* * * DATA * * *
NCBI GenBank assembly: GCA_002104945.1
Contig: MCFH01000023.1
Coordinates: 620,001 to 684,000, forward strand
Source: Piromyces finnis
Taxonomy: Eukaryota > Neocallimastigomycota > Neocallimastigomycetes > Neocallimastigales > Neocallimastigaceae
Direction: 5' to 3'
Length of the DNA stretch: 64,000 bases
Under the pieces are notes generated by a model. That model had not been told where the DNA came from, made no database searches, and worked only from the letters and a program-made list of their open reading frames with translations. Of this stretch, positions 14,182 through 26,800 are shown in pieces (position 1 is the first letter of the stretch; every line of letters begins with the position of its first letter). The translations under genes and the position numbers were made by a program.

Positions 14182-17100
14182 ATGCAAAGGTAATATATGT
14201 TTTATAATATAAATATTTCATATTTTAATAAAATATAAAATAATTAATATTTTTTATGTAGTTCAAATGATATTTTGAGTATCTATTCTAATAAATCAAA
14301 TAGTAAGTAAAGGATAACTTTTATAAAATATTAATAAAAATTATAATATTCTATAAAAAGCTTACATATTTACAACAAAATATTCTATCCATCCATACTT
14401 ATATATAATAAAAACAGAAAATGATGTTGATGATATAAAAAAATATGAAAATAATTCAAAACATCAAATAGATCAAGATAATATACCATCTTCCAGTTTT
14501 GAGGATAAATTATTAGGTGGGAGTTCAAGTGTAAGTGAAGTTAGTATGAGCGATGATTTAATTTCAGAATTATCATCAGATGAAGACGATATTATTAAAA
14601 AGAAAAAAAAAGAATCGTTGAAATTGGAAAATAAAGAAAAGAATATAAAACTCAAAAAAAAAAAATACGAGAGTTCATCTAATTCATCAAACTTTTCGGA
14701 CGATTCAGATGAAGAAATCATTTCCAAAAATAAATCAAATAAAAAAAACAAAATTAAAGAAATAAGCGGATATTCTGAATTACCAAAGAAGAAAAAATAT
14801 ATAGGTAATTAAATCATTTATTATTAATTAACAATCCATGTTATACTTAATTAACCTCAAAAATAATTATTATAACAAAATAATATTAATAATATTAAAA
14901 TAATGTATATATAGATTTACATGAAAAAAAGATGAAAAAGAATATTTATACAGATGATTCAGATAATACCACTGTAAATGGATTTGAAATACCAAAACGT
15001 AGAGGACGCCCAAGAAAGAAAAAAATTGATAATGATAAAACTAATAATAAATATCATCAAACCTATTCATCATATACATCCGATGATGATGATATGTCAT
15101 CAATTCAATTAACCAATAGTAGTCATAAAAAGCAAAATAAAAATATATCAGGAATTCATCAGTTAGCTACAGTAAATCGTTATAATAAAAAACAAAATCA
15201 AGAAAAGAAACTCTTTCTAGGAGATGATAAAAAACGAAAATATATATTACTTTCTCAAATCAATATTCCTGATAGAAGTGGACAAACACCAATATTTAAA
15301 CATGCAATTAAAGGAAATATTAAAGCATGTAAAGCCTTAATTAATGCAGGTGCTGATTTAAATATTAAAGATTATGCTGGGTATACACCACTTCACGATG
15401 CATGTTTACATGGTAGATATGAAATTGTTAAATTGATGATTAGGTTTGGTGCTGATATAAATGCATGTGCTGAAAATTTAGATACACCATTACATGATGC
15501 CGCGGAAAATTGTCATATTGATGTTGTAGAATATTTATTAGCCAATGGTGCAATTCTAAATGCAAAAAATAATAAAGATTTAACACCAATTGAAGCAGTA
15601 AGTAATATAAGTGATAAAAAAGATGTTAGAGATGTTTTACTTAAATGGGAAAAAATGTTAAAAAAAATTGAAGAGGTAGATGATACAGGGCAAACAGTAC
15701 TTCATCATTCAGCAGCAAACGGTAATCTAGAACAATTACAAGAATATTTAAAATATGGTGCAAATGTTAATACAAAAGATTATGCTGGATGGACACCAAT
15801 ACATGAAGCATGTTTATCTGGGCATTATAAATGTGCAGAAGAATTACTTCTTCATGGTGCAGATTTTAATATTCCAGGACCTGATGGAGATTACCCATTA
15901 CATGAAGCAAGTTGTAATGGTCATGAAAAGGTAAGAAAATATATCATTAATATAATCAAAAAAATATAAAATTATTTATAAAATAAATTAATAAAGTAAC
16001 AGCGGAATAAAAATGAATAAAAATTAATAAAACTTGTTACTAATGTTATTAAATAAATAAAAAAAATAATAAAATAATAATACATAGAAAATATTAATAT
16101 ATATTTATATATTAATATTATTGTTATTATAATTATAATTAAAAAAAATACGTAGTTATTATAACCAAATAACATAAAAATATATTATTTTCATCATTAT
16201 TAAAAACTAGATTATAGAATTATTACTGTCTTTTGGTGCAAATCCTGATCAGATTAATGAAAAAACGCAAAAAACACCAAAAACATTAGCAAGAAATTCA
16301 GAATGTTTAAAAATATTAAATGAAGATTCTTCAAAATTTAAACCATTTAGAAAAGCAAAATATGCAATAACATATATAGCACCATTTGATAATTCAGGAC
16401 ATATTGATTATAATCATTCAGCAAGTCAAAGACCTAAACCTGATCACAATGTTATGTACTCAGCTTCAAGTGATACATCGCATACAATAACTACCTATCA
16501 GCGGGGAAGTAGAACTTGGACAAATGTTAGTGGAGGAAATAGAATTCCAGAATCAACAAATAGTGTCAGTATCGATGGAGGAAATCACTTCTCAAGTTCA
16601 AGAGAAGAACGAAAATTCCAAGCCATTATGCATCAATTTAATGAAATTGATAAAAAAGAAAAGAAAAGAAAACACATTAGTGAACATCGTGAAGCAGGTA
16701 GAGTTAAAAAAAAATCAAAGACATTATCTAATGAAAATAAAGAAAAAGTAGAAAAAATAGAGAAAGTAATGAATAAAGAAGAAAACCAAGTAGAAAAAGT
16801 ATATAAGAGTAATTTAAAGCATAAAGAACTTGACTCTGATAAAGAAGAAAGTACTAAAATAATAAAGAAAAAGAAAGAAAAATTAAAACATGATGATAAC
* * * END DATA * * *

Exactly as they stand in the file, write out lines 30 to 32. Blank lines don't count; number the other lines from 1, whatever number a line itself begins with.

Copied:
16101 ATATTTATATATTAATATTATTGTTATTATAATTATAATTAAAAAAAATACGTAGTTATTATAACCAAATAACATAAAAATATATTATTTTCATCATTAT
16201 TAAAAACTAGATTATAGAATTATTACTGTCTTTTGGTGCAAATCCTGATCAGATTAATGAAAAAACGCAAAAAACACCAAAAACATTAGCAAGAAATTCA
16301 GAATGTTTAAAAATATTAAATGAAGATTCTTCAAAATTTAAACCATTTAGAAAAGCAAAATATGCAATAACATATATAGCACCATTTGATAATTCAGGAC